Animal bedding prepared according to the hammermill process described in example 1 of my copending application Ser. No. 074,238 was delivered to bagger-hopper 17. The bedding, prepared from newsprint, had a bulk density of about 3.05 pounds per cubic foot. It had a particle size distribution as follows: about 25 weight percent below one-thirty second inch approximate maximum diameter, about 50 weight percent between one-thirty second inch and one-quarter inch, and about 25 weight percent between one-quarter inch and one inch. Compressibility, as determined by placing a seven pound piston on a sample in a nine cm. cylinder for ten minutes, was 33.9 volume percent. Using a screw conveyer as herein described but with an auger having a flight of a uniform height of one and three-quarter inches, frequent plugging of the conveyer resulted.
Use of the same screw conveyer with the improved auger of this Example permitted filling of bags without plugging of the screw conveyer. The motor had ample power to drive the auger.
The screw conveyer depicted in FIG. 2 was fitted with an auger as described. The height of the flight was one and three-quarter inches from the discharge end to the area of reduction and one and seven-eighths inches upstream of the area of reduction. The area of reduction extended from turn 48 to turn 51. The height of the flight, the overall diameter of the auger, and clearance at turns 47 to 51 were as follows:
______________________________________ Radial Height of Diameter ofTurn Number Flight, inches Auger, inches Clearance______________________________________7 13/4 41/2 1/88 13/4 41/2 1/89 15/8 41/4 1/410 11/2 4 3/811 17/8 43/4 --______________________________________
Slot edge 43 falls between turns 49 and 50.
Power was supplied by a 15 h.p., 1750 r.p.m. motor. A jack shaft was belt driven by the motor. The motor shaft was fitted with a seven inch flyclutch pulley; the jack shaft, with a fifteen inch pulley. The auger was chain driven by the jack shaft. The jack shaft was fitted with a twentysix-tooth sprocket; the auger shaft, with a twenty-tooth sprocket.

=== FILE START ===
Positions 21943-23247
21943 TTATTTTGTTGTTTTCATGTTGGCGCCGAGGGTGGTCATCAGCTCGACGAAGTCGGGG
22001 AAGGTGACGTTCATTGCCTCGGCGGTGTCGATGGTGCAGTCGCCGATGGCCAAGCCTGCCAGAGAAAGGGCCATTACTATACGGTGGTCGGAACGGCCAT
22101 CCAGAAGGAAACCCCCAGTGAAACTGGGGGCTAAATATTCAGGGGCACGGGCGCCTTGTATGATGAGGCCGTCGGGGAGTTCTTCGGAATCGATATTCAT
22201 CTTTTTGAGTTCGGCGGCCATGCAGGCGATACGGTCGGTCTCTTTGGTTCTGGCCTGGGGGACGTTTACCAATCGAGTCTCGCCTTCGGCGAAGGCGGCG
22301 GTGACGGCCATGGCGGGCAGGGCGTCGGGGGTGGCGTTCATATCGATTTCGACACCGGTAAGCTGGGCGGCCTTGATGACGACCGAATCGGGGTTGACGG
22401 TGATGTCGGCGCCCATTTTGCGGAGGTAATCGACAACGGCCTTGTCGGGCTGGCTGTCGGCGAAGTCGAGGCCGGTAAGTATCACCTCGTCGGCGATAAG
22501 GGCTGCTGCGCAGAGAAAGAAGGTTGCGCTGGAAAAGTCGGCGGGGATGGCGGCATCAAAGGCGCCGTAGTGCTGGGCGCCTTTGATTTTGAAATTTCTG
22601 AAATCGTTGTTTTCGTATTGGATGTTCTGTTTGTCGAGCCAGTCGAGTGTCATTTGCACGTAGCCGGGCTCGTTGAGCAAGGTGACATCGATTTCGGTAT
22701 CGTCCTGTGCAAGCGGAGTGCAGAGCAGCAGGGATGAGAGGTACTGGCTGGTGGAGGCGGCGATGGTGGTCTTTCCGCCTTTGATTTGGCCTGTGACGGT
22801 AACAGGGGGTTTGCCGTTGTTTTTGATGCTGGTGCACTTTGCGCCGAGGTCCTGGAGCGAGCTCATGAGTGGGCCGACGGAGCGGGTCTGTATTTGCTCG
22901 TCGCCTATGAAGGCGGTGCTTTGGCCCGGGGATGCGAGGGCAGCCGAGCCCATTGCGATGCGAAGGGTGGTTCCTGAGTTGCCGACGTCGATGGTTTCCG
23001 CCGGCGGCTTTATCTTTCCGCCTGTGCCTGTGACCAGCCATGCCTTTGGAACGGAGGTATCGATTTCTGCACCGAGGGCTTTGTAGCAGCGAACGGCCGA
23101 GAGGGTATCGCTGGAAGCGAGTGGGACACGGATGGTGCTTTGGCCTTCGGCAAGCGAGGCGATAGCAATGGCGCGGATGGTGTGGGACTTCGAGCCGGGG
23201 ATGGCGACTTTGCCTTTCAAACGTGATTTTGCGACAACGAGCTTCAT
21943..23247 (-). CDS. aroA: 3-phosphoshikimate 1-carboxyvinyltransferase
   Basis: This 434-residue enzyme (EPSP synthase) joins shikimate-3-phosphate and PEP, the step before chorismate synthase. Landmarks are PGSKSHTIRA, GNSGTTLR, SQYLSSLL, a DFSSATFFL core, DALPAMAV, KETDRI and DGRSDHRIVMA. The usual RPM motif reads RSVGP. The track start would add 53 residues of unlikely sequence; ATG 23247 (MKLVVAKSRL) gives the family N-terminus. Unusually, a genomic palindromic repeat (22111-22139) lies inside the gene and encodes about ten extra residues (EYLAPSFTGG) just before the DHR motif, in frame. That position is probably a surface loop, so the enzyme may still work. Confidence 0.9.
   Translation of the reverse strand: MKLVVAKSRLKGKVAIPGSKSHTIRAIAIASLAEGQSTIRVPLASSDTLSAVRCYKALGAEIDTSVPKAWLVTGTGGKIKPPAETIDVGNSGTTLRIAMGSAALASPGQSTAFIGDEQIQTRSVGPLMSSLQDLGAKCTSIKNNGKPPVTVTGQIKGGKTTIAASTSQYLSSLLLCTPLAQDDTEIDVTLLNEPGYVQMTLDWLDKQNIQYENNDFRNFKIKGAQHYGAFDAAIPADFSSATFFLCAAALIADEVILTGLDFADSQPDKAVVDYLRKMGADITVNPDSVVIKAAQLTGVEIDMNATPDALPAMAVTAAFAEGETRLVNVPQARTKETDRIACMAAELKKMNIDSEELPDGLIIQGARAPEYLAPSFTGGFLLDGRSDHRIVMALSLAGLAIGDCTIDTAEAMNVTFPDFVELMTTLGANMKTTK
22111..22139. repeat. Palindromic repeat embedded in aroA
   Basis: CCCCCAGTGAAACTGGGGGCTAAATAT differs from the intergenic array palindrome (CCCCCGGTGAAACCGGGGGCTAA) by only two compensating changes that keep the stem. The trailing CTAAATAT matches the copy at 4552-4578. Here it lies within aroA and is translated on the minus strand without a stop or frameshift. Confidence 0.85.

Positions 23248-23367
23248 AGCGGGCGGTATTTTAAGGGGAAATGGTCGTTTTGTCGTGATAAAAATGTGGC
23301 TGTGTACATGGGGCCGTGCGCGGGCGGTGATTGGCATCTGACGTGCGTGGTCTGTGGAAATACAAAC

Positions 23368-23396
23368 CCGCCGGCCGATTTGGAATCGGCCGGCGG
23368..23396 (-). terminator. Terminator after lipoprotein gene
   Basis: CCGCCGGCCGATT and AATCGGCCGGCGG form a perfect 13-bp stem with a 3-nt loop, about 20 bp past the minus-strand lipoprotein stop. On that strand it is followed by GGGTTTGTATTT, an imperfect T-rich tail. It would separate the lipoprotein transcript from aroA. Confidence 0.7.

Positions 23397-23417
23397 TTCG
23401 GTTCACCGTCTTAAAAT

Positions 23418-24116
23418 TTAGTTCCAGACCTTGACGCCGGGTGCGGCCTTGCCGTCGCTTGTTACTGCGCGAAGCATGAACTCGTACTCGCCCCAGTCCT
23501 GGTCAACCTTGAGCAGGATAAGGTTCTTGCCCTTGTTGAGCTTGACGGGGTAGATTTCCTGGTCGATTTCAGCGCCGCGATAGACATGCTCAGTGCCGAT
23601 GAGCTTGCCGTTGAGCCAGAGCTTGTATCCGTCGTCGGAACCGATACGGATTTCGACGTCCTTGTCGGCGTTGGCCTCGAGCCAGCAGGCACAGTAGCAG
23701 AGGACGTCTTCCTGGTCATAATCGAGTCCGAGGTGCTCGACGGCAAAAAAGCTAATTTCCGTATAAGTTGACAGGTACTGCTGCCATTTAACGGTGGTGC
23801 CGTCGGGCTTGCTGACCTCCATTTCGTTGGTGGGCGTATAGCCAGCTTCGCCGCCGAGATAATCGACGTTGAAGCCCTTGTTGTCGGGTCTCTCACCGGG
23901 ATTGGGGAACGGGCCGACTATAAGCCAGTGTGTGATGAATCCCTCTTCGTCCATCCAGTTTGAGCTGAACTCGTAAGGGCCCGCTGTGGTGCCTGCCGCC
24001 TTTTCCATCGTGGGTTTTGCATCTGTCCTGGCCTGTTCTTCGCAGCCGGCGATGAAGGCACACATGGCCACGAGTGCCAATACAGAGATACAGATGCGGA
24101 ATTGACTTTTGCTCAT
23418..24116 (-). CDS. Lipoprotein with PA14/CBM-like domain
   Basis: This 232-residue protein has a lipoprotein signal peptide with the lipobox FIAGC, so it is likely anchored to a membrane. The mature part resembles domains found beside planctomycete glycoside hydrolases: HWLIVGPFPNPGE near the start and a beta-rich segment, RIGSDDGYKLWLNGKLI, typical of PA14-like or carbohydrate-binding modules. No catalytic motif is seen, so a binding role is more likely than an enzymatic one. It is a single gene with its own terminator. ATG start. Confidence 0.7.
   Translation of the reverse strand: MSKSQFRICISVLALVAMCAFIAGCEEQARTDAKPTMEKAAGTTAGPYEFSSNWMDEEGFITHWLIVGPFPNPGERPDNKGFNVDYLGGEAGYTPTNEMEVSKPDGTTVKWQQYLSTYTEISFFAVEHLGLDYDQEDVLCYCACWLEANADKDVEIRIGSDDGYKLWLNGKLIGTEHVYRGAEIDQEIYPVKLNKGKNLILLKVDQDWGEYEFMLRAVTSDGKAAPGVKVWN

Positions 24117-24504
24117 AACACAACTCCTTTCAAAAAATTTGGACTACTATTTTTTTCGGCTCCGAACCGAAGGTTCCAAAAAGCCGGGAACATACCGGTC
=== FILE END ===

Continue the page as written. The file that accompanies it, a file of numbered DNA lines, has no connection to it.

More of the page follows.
Animal bedding prepared according to example I of my copending application Ser. No. 074,238 was delivered to bagger-hopper 17. Use of a screw conveyer as herein described, with the auger of this Example permitted filling of bags without plugging the screw conveyer. The motor had ample power to drive the auger.
It is believed that cellulosic animal bedding, particularly bedding having the bulk density and particle size distribution described in copending application Ser. No. 074,238, is delivered to a conventional, uniform flight totally enclosed screw conveyer tube at a rate too high to by conveyed without undue compaction and consequent plugging. An auger of the design of this invention prevents undue compaction of the bedding material. It is believed that extending the area of maximum flight reduction at least about one-half turn both upstream and downstream of slot edge 43 reduces the effective feed rate of the bedding to a level that the screw conveyer can handle without excess horsepower requirement and energy consumption. As can be seen from the Examples, reducing the height of the auger flight to a minimum of about three-quarters of its full height achieves the objective of this invention. In Example I the height of the flight was reduced from one and three-quarter inches, seventh turn, to one and one-quarter inches adjacent the slot edge 43. The minimum height of the flight was about seven-tenths of the full height. In Example II the height of the flight was reduced from one and three-quarter inches, seventh turn, to one and one-half inches adjacent the slot edge 43. The minimum height of the flight was about eighty-five hundredths of the full height.
It is further believed that graduating the height of the flight downstream of slot edge 43 so that there is some diminution in the height of the flight extending at least about one full turn downstream from slot edge 43 permits backflow of bedding over the flight, thereby helping to reduce compaction.
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|U.S. Classification||222/413, 198/548, 198/661|
|International Classification||B65G65/46, B65G33/30, A01K1/015|
|Cooperative Classification||A01K1/0155, B65G65/46, B65G33/30|
|European Classification||B65G65/46, B65G33/30, A01K1/015B4|